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May 10, 2012

I Hraet You (4)

Beat 4: Best.  Family.  Ever?

The sun slid past Porbeagle’s horizon, and made its daily trek into the sky.  As light swept over the coastal town, its denizens began their morning routine.  Birds -- seagulls among them -- chirped and cawed, and started their search for morning meals.  The shadows that once ruled the town’s short buildings sank into the cracks, allowing each weathered brick to take in the rays and the heat.  Cars started heading out for work, going from the tops of sloped hills to the stores at the bottom; at least half of them broke off and headed for the ports, or the docks, or wherever they’d left their boats.  If they could see the sparkling sea, then they had no reason to avoid a good day’s work.
               
Porbeagle’s regular, everyday activity -- all of it, in tempo with the waves splashing against its coast -- had grown into a part of the town.  A natural alarm clock, of sorts; in spite of its small size (or maybe because of it), the launching of its fleet and the motion of its people lent the town its character.  Plenty of people woke up with a smile thanks to the sea-heavy symphony.
               
But not Lloyd.  Not today, at least.  He woke up because apparently, someone had decided to clamp his hands in a vise.

“Hngghaaaaah!” he cried, trying -- and failing -- to break free.  But that man had him in a grip that his dainty fingers couldn’t escape.  That man, of course, being the beast hovering a few inches away from his face: Patton B. Hoigleheimer.
               
“Big” didn’t even begin to describe him.  Supposedly, he stood at six foot ten since he’d started high school, and he had yet to lose a single inch of that to age.  But most would argue he looked even bigger than that; many feared that it was only a matter of time before his squared-off shoulders got caught in a doorway, and his stout stomach could probably hold more than a beer keg.  His arms and legs alike looked as if he smuggled entire pigs beneath his skin, and his hands (still moments away from crushing Lloyd’s geisha-like digits) could no doubt wrap around a whole watermelon. 
               
To say nothing of his face.  A jaw so wide, it needed its own car lanes.  A hefty brow and even heftier black eyebrows.  A nose borrowed from a Moai statue.  A black beard and mustache as thick as any forest, accompanied by a matching pair of mutton chops.  Tiny brown eyes, barely noticeable thanks to his girth, but easily felt by any prey he chose to stare down.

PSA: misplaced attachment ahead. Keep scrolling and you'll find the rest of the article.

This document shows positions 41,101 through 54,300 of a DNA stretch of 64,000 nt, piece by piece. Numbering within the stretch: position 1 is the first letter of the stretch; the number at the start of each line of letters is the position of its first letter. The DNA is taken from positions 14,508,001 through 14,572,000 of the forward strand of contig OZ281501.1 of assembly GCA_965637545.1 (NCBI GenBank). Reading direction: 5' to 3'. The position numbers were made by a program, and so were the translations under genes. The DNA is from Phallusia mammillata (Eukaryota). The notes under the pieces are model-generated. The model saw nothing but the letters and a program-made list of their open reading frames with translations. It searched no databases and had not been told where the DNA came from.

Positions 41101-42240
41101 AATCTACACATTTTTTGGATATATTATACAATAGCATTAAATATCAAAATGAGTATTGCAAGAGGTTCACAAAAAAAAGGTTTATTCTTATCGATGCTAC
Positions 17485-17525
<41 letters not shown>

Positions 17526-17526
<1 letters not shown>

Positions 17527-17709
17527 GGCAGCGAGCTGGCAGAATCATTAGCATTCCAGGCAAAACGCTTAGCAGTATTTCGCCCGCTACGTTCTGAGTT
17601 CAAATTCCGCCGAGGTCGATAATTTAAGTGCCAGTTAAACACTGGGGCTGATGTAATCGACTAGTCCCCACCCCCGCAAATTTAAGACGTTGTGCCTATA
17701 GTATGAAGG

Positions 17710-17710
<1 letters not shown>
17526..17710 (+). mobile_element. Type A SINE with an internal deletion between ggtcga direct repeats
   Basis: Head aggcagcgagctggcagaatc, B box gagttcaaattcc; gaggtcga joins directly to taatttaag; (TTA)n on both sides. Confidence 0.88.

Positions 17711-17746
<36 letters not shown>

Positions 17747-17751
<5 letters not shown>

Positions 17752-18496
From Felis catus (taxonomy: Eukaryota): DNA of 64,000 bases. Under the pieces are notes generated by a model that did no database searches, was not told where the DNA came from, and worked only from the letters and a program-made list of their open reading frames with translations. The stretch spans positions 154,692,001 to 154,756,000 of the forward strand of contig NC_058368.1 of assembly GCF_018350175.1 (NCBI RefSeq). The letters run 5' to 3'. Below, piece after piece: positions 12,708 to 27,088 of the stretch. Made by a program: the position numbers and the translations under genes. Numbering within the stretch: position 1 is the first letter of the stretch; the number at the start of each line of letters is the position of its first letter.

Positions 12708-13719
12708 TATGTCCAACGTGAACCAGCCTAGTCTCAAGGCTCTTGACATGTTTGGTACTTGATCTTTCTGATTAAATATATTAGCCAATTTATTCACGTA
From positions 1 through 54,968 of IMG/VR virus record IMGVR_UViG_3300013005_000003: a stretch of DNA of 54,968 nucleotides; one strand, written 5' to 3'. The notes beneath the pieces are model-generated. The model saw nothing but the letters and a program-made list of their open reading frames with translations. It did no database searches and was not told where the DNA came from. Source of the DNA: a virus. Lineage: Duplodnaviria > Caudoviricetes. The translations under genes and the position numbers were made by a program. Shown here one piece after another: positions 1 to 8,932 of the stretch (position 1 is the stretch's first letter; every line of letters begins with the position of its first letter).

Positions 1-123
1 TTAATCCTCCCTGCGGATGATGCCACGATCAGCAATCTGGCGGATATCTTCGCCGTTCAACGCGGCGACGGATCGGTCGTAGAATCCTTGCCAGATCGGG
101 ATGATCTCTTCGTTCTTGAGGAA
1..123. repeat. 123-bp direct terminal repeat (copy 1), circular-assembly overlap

And currently, he gave Lloyd his famous stare down.  A low rumble echoed from his throat, and his lips started to part.  He opened his mouth, letting the scent of a thousand steaks drift into the air.  Finally, he spoke, in a voice that made the entire room quiver.
               
“Daddy’s so glad you’re okay, Lloyd.”
               
Lloyd nodded rapidly.  “S-same here, Dad,” he said with a wobbling smile.  “Do you think you could let go of my hand now?  You’re kind of turning it into dust.”
               
Patton let go in an instant, and tucked his hands behind his back.  As he did, Lloyd noticed his attire: a gray shirt -- one still damp with tears, he noted -- and a paint-splattered apron, along with some stained overalls underneath.  “Sorry, son.  Daddy was at the convention, but as soon as word got out that you’d been in an accident, I ran back here as fast as I could.”
               
“I appreciate the sentiment -- really, I do.  But there’s no need to wo-”
               
“I mean, I literally ran here.  I had to smash a few cars in the process, but I’d do anything for my boy.  Anything.”  He slapped Lloyd atop the shoulder; for a moment, the prince thought he’d heard it split from the rest of his body.
               
“Yes, it’s comforting to know you care, Da-”
               
“It caused a pretty big mess, but it was worth it to be by your side, son.  I even got in a few fights for your sake.”  He raised a fist into the air.  “You shouldn’t have crossed me, you old hag!”
               
“I think he gets the point.”